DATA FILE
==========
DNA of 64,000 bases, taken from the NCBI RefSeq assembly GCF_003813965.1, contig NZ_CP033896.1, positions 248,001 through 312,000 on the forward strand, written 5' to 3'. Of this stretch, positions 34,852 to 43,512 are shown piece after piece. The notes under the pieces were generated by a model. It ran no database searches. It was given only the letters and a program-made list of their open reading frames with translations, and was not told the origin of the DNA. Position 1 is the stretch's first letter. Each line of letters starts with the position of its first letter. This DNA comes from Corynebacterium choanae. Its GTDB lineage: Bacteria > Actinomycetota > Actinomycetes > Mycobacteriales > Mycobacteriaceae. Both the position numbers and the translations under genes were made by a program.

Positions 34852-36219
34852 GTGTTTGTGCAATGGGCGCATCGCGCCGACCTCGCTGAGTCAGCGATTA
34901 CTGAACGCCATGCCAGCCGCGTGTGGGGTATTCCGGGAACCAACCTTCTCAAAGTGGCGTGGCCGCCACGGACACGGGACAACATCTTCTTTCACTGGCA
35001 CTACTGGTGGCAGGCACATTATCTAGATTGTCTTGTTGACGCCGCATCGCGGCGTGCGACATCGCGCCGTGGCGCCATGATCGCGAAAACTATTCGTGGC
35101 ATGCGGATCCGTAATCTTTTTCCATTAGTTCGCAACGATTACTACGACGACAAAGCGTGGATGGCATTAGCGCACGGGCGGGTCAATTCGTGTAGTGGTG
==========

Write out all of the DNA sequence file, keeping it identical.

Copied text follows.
DNA of 64,000 bases, taken from the NCBI RefSeq assembly GCF_003813965.1, contig NZ_CP033896.1, positions 248,001 through 312,000 on the forward strand, written 5' to 3'. Of this stretch, positions 34,852 to 43,512 are shown piece after piece. The notes under the pieces were generated by a model. It ran no database searches. It was given only the letters and a program-made list of their open reading frames with translations, and was not told the origin of the DNA. Position 1 is the stretch's first letter. Each line of letters starts with the position of its first letter. This DNA comes from Corynebacterium choanae. Its GTDB lineage: Bacteria > Actinomycetota > Actinomycetes > Mycobacteriales > Mycobacteriaceae. Both the position numbers and the translations under genes were made by a program.

Positions 34852-36219
34852 GTGTTTGTGCAATGGGCGCATCGCGCCGACCTCGCTGAGTCAGCGATTA
34901 CTGAACGCCATGCCAGCCGCGTGTGGGGTATTCCGGGAACCAACCTTCTCAAAGTGGCGTGGCCGCCACGGACACGGGACAACATCTTCTTTCACTGGCA
35001 CTACTGGTGGCAGGCACATTATCTAGATTGTCTTGTTGACGCCGCATCGCGGCGTGCGACATCGCGCCGTGGCGCCATGATCGCGAAAACTATTCGTGGC
35101 ATGCGGATCCGTAATCTTTTTCCATTAGTTCGCAACGATTACTACGACGACAAAGCGTGGATGGCATTAGCGCACGGGCGGGTCAATTCGTGTAGTGGTG